SAN ANTONIO – The 2017 calendar has been more of a suggestion than a rule. February had four record highs set or tied, leading to the warmest February on record for San Antonio. As a result, spring seems to have arrived early.
"Plants are blooming a little bit ahead of schedule,” said Bob Brackman, executive director of the San Antonio Botanical Garden.
Some Texas mountain laurel began blooming in mid-February.
"Normally, we enjoy those the first couple of weeks of March or into late March,” Brackman said. “They’re going to be pretty much gone at that time this year."
Brackman said plants blooming earlier means that they will also lose their beautiful colors a little earlier. Meanwhile, wildflowers are also making an early appearance, already blooming along San Antonio’s highways.
When it comes to planting, Brackman believes that it is still too early to plant herbs, tomatoes or tropical species. Just about everything else should be ready to plant.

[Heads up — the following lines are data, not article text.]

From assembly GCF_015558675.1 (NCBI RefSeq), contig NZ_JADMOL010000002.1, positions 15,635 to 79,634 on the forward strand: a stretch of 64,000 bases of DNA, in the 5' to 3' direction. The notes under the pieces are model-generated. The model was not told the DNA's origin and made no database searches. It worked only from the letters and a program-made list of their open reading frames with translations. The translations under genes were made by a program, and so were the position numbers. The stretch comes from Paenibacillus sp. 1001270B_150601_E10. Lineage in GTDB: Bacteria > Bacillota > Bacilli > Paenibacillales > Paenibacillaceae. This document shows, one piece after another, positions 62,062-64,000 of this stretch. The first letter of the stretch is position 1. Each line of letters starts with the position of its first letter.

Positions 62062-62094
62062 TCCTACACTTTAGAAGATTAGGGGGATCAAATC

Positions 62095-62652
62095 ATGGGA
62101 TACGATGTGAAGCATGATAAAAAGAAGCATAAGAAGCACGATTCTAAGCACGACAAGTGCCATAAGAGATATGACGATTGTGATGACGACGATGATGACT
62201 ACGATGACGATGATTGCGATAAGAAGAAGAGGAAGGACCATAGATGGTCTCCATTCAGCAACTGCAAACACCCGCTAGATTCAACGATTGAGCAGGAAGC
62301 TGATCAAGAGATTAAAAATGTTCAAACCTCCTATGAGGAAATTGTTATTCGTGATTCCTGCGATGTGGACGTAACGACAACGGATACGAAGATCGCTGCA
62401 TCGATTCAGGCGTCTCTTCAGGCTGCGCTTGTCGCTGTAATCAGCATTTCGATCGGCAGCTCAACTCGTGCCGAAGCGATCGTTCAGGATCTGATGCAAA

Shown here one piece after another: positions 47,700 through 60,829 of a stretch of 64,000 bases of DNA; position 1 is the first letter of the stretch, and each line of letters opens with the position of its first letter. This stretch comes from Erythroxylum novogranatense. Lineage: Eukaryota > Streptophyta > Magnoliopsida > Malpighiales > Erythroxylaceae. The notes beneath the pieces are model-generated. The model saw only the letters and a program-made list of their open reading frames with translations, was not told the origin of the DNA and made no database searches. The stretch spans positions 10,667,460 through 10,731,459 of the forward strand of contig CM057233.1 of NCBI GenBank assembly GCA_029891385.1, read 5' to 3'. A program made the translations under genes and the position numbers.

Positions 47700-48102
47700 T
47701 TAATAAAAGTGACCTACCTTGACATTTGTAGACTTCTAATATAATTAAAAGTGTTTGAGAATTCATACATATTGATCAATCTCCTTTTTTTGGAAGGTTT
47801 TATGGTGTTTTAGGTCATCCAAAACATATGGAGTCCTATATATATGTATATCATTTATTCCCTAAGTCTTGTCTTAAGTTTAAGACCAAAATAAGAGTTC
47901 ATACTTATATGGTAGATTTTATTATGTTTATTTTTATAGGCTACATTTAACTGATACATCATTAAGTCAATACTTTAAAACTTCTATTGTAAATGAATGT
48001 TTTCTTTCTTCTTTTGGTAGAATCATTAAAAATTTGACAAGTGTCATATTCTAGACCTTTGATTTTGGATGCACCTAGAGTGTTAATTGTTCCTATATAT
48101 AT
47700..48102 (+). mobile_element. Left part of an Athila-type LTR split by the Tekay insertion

"It is fine to put in the native trees, the native shrubs, perennials and any of the cool season annuals,” Brackman said.
San Antonio averages its last freeze at the beginning of March, but a sub-freezing night cannot be ruled out well into March. Even so, Brackman believes that most plants would survive.
"Thirty-four (degrees), 33, or even down to 30, I’m really not too worried about it. If it gets down into the 20s, I would be more concerned,” Brackman said.
Another possible side effect of the warmth and wet winter is oak pollen. The allergen has appeared in pollen counts several weeks ahead of schedule.
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